+ Jn 1: 1-18
In the beginning was the Word, and the Word was with God, and the Word was God.
He was in the beginning with God.
All things came to be through him, and without him nothing came to be. What came to be
through him was life, and this life was the light of the human race;
the light shines in the darkness, and the darkness has not overcome it.
A man named John was sent from God.
He came for testimony, to testify to the light, so that all might believe through him.
He was not the light, but came to testify to the light.
The true light, which enlightens everyone, was coming into the world.
He was in the world, and the world came to be through him, but the world did not know him.
He came to what was his own, but his own people did not accept him.
But to those who did accept him he gave power to become children of God, to those who believe in his name,
who were born not by natural generation nor by human choice nor by a man’s decision but of God.
And the Word became flesh and made his dwelling among us, and we saw his glory, the glory as of the Father’s only Son, full of grace and truth.
John testified to him and cried out, saying, “This was he of whom I said, ‘The one who is coming after me ranks ahead of me because he existed before me.'”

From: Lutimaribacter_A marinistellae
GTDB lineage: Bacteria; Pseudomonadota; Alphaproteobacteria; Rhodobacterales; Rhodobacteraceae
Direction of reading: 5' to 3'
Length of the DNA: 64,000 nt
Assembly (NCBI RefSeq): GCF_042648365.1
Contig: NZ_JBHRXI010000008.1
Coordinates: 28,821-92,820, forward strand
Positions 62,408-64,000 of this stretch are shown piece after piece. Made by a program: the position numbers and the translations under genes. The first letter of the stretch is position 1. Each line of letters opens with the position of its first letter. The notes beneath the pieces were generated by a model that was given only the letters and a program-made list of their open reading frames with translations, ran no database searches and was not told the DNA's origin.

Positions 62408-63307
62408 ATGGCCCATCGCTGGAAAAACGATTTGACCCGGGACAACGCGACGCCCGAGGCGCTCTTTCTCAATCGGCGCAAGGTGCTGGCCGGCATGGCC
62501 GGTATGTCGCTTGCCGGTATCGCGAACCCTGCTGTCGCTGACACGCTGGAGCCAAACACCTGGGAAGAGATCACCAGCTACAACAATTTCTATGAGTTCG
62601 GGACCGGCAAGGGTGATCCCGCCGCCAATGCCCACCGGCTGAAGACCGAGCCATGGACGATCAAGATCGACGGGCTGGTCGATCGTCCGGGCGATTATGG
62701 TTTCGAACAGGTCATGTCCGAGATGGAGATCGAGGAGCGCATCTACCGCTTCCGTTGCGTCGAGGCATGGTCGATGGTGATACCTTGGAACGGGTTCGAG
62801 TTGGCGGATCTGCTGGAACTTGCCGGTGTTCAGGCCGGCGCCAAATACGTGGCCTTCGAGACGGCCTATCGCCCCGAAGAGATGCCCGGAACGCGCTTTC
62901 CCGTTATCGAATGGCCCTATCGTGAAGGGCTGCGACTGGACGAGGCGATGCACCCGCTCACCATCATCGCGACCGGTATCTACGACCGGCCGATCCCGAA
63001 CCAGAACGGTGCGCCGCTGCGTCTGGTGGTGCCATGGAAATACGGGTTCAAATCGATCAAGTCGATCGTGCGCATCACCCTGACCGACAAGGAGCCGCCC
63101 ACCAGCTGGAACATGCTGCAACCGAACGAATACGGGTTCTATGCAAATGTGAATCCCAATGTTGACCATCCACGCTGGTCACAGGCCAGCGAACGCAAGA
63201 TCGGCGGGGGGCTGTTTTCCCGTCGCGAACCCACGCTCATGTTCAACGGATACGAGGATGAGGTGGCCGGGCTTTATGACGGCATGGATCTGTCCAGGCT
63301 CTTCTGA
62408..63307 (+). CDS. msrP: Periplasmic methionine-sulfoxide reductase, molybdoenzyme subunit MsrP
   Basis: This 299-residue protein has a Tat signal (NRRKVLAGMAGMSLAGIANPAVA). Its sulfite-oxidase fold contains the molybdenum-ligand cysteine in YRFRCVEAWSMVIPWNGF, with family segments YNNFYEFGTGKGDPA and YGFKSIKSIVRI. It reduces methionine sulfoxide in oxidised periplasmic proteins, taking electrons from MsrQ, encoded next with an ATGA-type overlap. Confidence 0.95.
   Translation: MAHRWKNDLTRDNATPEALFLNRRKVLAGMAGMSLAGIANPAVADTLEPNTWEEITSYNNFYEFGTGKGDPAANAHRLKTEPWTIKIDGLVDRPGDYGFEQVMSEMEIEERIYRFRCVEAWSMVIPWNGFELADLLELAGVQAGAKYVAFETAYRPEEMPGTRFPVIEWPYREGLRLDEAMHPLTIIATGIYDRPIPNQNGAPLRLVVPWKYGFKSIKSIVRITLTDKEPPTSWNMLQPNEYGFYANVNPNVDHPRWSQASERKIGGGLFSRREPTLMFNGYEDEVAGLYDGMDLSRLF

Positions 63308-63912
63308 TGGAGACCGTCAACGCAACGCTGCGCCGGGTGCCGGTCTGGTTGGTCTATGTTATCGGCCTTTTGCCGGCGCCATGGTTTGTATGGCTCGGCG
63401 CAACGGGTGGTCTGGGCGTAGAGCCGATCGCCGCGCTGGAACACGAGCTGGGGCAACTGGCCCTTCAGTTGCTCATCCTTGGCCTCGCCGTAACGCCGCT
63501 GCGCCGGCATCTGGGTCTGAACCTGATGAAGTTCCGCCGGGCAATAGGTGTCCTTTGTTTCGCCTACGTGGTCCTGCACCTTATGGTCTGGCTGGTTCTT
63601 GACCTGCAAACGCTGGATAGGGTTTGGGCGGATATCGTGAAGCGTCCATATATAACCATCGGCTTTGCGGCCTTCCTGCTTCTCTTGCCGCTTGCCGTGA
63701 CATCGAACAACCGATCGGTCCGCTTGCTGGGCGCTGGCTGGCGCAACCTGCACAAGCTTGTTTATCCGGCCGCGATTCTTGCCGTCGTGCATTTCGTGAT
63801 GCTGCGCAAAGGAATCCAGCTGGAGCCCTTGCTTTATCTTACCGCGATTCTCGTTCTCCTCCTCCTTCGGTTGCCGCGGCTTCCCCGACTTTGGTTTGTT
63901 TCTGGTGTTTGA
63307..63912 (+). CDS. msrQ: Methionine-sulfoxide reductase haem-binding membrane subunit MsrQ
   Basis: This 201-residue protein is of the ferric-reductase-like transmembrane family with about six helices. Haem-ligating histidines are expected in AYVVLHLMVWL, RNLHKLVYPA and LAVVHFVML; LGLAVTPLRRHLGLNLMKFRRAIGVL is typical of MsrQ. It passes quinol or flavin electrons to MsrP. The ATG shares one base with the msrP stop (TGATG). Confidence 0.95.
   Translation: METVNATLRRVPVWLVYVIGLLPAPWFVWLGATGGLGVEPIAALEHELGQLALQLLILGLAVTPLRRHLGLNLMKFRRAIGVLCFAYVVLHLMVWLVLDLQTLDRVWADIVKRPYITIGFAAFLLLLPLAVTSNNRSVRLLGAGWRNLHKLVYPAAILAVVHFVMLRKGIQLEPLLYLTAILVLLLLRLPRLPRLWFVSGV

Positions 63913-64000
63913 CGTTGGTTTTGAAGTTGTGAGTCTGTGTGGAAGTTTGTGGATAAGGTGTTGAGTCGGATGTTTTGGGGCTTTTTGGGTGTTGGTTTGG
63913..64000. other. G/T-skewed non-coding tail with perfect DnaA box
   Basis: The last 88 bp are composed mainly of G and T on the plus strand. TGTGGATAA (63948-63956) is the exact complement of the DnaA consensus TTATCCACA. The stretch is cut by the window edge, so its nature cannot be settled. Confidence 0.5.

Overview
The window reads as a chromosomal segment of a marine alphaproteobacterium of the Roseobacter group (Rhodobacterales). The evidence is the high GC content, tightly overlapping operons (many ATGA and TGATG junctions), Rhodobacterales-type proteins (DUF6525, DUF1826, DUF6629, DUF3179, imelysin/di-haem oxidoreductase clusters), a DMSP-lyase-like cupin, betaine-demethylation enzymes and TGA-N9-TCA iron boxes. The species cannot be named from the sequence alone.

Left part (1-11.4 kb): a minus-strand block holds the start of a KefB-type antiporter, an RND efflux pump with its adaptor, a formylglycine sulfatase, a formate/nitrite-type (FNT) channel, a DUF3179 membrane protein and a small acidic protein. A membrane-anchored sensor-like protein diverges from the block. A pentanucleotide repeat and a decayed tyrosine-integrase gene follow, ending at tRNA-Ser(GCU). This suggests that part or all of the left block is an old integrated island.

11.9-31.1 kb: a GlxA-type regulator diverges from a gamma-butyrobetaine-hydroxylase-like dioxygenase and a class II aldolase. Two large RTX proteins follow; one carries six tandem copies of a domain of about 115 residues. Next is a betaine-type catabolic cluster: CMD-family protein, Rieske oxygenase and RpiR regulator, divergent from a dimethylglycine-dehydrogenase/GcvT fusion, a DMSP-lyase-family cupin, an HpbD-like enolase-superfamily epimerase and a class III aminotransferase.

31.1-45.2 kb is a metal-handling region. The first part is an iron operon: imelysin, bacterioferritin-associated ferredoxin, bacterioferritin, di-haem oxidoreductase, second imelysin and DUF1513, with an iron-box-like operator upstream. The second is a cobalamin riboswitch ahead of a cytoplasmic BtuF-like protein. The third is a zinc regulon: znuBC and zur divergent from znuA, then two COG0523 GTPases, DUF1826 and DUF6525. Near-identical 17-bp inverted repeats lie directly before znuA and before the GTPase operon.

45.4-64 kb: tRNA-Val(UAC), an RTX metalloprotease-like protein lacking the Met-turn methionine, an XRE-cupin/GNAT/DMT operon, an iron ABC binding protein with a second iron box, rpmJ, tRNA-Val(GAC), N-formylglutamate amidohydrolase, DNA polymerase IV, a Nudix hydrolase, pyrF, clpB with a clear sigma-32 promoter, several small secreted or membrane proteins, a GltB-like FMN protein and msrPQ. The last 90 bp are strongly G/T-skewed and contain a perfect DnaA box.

From his fullness we have all received, grace in place of grace,
because while the law was given through Moses, grace and truth came through Jesus Christ.
No one has ever seen God. The only Son, God, who is at the Father’s side, has revealed him.
Source: New American Bible
Catechism of the Catholic Church
1996 Our justification comes from the grace of God. Grace is favor, the free and undeserved help that God gives us to respond to his call to become children of God, adoptive sons, partakers of the divine nature and of eternal life.
Pope Sylvester I (died 31 December 335), whose name is also spelled Silvester, was pope from 31 January, 314 to his death in 335. He succeeded Pope Miltiades. He filled the See of Rome at an important era in the history of the Catholic Church, yet very little is known of him. The accounts of his papacy preserved in the Liber Pontificalis (seventh or eighth century) contain little more than a record of the gifts said to have been conferred on the Church by Constantine I, but it does say that he was the son of a Roman named Rufinus.